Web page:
First Solar (NASDAQ:FSLR) has embarked on an aggressive expansion plan, hoping to take better advantage of its position as the biggest supplier of tariff-free solar panels in the U.S. market.
The company had already been doing whatever it could to maximize its output, from reopening old production lines to delaying some plant upgrades. But its strategy thus far has relied on getting more out of its existing facilities. Recently, the company decided to build an entirely new plant in Lake Township, Ohio, at an estimated cost of about $400 million. Boosting its capacity in this way may appear sensible at first glance given First Solar's improving financials, but the payoff may not be a slam dunk.
Fighting market forces in solar energy
First Solar is in a strong position today because it's thin-film solar panel technology is exempt from the 30% import tariff President Trump imposed this year on most solar panels manufactured outside the U.S. That's led to strong gross margins on bookings, projected at over 20% by management, and fueled investors' hopes for earnings growth long-term. But solar manufacturing plants don't have a history of generating big profits, and each expansion First Solar embarks on faces the prospect of diminishing returns.
One thing to consider is that the U.S. market may be oversupplied with tariff-free panels by the time the Ohio plant is fully operational in 2020. That alone will be a challenge, but today, I want to discuss how the natural decline in solar panel pricing could make the economics of the new plant difficult to justify.
Management has forecast the Ohio facility will cost $400 million to build, and will be operational at the end of 2019 with 1,200 megawatts (MW) of capacity. In the fourth quarter of 2017, when the 20%+ gross margin projection was made, GTM Research estimates that solar panel prices were about $0.48 per watt in the U.S., which could bring annual gross margin from the plant's production to $115.2 million. But a lot has happened since then and that margin may not last for long.
China cut its solar subsidies, which Roth Capital estimates will leave the world oversupplied of solar panels by 34 gigawatts (GW) by the end of this year. To see what happens when the world is oversupplied with solar panels all we have to do is look back to the first quarter of 2017 when GTM Research says panel prices were $0.38 per watt.
If First Solar's gross margins are 20% with prices at $0.48 per watt panel, they would be about 0% with a $0.38 per watt panel if costs remain flat . Even if margins fell into the single digits, returns could be so low it would make it hard to generate a positive return on the $400 million spent to expand production.
To give an idea of how quickly falling prices could impact First Solar, the company has 10,600 MW of contracted backlog, but the new plant is all incremental growth to supply and the company still has about 12,000 megawatts (MW) of panels to sell before protective U.S. tariffs expire in early 2022. If the overall solar market pushes prices lower, First Solar's expansion could be poorly timed to come online just as it's facing margin pressure.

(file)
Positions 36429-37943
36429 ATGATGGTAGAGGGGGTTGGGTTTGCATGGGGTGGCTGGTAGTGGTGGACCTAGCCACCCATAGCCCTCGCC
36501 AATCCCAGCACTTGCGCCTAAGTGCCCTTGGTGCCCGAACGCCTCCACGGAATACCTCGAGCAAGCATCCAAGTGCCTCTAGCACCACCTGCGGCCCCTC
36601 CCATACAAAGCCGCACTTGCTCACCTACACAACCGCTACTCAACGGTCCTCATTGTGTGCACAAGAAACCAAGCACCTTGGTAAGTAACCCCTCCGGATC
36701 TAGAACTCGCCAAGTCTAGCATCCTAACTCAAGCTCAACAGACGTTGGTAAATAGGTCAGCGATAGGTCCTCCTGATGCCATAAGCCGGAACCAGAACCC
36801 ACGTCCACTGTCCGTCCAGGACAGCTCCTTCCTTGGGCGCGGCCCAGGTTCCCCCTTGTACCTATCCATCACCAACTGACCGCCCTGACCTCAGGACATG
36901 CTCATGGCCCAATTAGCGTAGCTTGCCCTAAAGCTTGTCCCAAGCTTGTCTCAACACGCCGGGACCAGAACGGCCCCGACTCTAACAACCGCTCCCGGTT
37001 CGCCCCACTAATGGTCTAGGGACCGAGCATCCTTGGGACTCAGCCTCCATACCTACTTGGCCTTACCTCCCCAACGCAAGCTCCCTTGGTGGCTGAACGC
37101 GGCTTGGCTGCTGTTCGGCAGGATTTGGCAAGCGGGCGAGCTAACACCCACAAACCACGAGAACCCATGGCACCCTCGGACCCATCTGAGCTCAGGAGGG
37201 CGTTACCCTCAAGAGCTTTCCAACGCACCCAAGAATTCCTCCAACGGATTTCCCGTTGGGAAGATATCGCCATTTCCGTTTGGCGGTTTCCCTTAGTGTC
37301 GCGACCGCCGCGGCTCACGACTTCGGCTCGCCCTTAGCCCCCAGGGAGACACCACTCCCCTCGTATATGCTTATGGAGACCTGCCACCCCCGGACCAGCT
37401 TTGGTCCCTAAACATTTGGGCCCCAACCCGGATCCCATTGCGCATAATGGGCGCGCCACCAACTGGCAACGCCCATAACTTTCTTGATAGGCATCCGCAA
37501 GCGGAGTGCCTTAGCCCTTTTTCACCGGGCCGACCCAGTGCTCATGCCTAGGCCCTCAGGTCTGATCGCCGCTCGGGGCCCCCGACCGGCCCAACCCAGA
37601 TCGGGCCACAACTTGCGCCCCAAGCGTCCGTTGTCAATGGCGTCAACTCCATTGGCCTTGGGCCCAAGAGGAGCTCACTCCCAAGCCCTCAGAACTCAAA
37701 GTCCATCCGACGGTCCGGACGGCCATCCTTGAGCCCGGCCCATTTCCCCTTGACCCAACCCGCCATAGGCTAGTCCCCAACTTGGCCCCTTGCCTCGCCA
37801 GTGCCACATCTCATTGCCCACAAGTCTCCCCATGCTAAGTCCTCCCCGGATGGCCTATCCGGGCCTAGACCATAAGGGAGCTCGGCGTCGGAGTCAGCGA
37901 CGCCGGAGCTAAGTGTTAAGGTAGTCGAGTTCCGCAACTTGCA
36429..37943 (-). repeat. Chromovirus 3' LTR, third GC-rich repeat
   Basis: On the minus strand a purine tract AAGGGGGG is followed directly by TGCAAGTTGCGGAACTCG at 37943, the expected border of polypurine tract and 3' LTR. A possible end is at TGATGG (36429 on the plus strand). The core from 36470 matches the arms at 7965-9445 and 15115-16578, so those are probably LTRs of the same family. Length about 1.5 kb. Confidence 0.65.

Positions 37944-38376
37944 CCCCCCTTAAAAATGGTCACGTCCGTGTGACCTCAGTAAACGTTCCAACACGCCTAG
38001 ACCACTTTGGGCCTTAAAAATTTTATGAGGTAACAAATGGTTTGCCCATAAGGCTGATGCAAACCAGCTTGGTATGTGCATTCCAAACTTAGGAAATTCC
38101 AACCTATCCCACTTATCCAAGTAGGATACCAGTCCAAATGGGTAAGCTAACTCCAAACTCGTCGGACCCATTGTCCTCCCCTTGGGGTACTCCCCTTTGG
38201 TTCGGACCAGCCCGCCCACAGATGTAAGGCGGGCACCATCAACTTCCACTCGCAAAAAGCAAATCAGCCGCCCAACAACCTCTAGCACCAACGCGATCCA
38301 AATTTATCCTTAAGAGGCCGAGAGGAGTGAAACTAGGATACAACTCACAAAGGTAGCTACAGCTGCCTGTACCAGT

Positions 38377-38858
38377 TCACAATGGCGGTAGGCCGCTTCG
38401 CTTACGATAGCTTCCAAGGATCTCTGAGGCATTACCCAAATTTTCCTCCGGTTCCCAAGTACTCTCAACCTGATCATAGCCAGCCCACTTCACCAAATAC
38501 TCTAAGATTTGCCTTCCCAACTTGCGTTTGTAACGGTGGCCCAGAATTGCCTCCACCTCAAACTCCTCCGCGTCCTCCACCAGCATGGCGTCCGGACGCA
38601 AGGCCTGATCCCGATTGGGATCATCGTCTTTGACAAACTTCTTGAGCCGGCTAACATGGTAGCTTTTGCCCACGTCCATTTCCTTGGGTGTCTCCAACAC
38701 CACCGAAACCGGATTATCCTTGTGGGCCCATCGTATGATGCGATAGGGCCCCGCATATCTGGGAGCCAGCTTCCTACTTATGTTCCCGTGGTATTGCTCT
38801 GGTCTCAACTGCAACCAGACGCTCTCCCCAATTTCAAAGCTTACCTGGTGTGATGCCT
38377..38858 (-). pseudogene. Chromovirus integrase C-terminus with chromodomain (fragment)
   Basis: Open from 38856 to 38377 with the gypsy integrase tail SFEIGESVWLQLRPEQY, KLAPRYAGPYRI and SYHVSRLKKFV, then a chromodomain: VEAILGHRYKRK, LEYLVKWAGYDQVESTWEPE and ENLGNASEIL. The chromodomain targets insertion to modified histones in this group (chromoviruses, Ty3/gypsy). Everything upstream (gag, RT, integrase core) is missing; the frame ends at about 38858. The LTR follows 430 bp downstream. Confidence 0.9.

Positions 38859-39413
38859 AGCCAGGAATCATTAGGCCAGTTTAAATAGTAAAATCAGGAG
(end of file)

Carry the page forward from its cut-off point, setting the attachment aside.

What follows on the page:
Competition is coming for First Solar
The reason I'm worried about adding capacity like this is that the comfortable, high-margin position First Solar enjoys today may not last. The solar tariffs are set to shrink every year until they expire in February 2022, so it's possible pricing pressure on the company will be more intense in the final three years of the outlook provided above. Manufacturers like JinkoSolar and SunPower are also expanding their U.S. solar panel production, which will diminish First Solar's quasi-monopoly on tariff-free supply.
Beyond that, there are technological headwinds for investors to consider. First Solar recently said that its Series 6 panel will have performance rating of about 17% efficiency in turning sunlight into electricity this year, and based on a recent technology roadmap, it could hit 18% efficiency in the next few years. But competitors are already beating that performance. The only reason they're not taking more sales away from First Solar is the advantage conferred on the company by the tariffs.
SunPower, for example, is already producing its low-cost P-Series solar panel with a 19% efficiency rating, and it has "a road map to 20% in the near future." Canadian Solar -- despite the name, a low-cost Chinese supplier -- has already rolled out technology called mono-PERC that will produce solar panels with efficiency in the 19% to 20% range by 2020.
First Solar will be bringing new manufacturing capacity online at a time when the boost it's getting from tariffs will be fading, and into a market where its products may offer worse performance than those of its competitors. First Solar's risk isn't financial ruin given its $2 billion of cash on the balance sheet, but I think investors may be over pricing the stock. The company is the most valuable U.S. traded solar manufacturer with a market cap of $7 billion and investors are expecting strong profitability as manufacturing grows. If the reality is shrinking margins and a low return on investment in new capacity as tariffs subside, the profit investors are expecting may be disappointing and the stock could pull back as a result.